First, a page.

Feeling nature : naturism, camping, environment and the body in Britain, 1920-1960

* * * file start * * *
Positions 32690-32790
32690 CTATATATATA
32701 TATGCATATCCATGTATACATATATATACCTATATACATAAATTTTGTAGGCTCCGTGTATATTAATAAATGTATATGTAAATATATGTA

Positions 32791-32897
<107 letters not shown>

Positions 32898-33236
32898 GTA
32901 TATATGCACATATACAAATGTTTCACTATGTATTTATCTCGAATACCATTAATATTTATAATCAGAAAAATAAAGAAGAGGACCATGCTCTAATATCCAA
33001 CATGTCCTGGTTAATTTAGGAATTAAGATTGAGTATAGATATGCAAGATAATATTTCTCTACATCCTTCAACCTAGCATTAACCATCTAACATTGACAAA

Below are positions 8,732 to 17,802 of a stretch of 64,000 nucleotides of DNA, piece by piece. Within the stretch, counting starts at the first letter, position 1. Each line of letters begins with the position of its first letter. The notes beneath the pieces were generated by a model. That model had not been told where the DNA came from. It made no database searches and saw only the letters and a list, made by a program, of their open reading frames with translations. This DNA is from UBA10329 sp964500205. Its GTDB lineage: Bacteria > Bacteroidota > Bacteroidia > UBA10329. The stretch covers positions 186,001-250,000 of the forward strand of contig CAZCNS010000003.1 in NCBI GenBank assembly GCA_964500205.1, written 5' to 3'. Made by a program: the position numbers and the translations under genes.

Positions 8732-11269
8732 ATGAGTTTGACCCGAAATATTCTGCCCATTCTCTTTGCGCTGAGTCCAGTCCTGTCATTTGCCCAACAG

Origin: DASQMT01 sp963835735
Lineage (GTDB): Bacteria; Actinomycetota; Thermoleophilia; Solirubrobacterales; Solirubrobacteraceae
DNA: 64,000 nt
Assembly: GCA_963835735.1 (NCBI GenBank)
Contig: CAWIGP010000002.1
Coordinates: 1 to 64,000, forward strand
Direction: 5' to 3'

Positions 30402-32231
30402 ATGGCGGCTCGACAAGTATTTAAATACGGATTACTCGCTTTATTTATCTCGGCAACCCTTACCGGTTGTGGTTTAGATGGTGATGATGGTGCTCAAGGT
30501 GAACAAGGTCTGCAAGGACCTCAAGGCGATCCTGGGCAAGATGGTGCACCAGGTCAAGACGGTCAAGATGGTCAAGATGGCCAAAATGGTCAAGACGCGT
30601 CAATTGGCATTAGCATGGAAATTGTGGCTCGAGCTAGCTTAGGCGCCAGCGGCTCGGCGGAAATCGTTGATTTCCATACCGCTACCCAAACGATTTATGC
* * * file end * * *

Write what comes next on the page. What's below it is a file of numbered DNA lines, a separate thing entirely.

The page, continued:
This thesis considers the interaction of human beings with the natural environment. In particular, it addresses the ways that naturists and light-weight campers encountered, understood and reflected upon the spaces, places and environments around them in the period between 1920 and the late 1950s. In considering 'outdoor cultures' and drawing upon humanistic geography and recent literature concerning issues of embodiment, sensuality, and body culture, my research raises a number of important questions. These include the importance of citizenship and the ethos of outdoor recreation in the inter-war and immediate post-war period, debates about the embodied experience of naturists and campers and, in turn, the ways in which Nature was represented within their reflexive accounts. In working through issues of sensuality, self, body culture and morality, the thesis contributes to ongoing geographical debates concerning the body and embodiment; sensing the environment and outdoor cultures; and experiences of space and place and the mutual constitution of nature and society in inter-war European cultures. Drawing upon empirical analysis of archival and historical texts, and upon oral histories, photographs, art and poetry I consider embodied experience as a 'situated' practice in relation to the moral geographies of citizenship and idealism evident in the inter-war and immediate post war periods. The thesis demonstrates that human experience is mediated, directed, and evaluated by a wealth of social, cultural and historical parameters and that naturists' and campers' experience shaped and was shaped by wider discourses of morality, health and self.